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Published on Jun 20, 2012
One of the things that define Iran and the Iranian culture is the hundreds of art forms that its people have created and mastered and passed down the ages. It encompasses many different disciplines, from the more world renowned like carpet weaving and khatam woodcrafts, to metalwork and stonemasonry. Persian art is known for its vibrant colors, from pomegranate red, to turquoise and navy, and is best recognized by the symmetric patterns that dominate it. For centuries, Iranians have used their art as a form of self expression, and a source of income. For thousands of years the carpet loom has had pride of place in Iranian homes, especially in villages and small comminutes.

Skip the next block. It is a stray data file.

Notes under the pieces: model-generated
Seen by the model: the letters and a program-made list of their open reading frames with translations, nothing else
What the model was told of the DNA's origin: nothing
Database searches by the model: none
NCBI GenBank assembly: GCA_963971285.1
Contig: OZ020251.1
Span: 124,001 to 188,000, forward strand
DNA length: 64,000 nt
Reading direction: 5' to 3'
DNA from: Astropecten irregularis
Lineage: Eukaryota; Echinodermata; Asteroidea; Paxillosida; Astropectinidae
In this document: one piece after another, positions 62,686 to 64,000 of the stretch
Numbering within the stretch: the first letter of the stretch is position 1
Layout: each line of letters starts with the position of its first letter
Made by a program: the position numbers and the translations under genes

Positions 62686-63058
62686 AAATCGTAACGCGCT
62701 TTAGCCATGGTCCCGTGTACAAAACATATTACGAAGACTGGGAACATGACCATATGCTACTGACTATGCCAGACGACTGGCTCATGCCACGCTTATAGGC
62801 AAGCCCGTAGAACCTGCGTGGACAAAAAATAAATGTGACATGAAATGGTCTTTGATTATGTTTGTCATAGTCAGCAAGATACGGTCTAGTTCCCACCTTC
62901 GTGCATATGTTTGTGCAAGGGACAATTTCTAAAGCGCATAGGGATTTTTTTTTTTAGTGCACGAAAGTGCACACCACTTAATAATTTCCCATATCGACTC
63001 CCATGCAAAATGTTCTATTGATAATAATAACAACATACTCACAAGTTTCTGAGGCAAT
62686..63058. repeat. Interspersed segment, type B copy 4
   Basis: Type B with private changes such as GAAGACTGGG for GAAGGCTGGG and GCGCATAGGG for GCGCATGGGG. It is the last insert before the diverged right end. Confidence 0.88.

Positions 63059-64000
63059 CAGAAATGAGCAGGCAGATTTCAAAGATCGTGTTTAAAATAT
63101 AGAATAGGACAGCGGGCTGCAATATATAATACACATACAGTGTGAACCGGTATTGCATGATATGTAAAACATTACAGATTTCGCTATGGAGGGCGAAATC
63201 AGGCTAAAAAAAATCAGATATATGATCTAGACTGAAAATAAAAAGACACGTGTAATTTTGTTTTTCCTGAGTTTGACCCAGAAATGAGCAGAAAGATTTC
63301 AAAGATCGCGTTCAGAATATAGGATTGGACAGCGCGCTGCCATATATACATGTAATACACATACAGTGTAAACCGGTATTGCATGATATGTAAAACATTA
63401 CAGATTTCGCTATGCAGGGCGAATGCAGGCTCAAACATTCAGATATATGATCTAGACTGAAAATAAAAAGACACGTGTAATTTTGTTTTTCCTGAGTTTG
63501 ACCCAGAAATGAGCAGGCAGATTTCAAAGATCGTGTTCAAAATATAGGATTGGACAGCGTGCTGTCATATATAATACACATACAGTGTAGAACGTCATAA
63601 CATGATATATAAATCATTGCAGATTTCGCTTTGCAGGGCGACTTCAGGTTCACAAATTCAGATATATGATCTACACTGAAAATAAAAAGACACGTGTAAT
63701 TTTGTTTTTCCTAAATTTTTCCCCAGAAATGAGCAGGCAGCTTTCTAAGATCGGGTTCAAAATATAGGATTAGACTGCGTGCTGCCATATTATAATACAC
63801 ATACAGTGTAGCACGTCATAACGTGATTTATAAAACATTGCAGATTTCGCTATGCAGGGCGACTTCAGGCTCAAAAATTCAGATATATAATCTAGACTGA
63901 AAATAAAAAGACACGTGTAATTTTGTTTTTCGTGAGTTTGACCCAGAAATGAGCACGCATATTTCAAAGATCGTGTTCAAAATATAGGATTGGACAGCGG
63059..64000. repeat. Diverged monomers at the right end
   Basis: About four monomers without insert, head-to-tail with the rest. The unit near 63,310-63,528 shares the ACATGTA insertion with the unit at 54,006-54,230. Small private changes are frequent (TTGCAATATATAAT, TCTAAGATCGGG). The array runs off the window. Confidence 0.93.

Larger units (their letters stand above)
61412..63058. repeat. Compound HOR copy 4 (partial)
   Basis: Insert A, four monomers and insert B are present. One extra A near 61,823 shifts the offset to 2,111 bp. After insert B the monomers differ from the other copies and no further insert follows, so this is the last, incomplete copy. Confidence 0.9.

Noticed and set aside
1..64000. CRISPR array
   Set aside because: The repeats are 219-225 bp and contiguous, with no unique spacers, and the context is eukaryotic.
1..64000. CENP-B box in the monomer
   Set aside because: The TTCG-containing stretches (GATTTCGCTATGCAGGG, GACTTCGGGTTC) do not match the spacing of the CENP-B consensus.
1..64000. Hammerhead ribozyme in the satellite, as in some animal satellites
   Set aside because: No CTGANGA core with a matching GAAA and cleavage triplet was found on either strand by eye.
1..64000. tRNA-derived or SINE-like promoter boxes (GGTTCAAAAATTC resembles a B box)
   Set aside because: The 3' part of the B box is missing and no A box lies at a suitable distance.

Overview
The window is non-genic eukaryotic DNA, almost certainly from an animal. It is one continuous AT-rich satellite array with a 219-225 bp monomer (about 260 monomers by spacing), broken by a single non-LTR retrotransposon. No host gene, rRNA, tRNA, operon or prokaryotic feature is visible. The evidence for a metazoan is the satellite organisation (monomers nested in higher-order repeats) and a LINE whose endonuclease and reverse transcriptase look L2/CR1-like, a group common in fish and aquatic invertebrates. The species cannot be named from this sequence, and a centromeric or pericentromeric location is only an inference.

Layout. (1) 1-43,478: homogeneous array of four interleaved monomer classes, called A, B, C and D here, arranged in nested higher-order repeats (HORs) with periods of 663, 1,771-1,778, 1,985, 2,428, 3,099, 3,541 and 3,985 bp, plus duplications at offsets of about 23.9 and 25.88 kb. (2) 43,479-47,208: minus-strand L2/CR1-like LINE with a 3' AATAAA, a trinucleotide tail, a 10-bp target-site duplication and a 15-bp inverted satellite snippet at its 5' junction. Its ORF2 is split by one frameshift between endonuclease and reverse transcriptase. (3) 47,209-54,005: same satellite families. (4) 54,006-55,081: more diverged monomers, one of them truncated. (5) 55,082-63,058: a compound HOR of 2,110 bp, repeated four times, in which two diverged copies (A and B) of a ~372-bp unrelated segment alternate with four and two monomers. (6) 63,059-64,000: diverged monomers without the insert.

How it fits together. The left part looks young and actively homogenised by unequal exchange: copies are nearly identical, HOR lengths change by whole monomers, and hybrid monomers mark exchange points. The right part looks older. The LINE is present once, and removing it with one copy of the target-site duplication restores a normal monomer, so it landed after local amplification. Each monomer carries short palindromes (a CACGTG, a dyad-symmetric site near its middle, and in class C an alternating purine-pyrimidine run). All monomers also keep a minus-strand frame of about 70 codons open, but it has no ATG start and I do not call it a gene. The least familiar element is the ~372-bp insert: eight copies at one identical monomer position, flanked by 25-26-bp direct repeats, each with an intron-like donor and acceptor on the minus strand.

The empty hours of the day were dedicated to weaving, and when the carpet was sold, it gave the family an economic boost. But in the present day, Iranian handicrafts are taking a beating. Some have died out, and others are in danger of extinction. One reason for this is the drop in demand. Decorative objects crafted by hand are expensive. Sales inside and outside Iran is suffering as a result of the 20th century's love affair with cheap and cheerful goods that can be replaced regularly. Chinese goods have flooded the global market, not just Iran's; economic sanctions imposed by Western nations have stunted Iran's handicraft exports, and although Iranians have an undying love for their handicrafts, economic strife often prevents them from purchasing them.
In this edition of the show we will delve deeper into the world of Persian arts and their survival.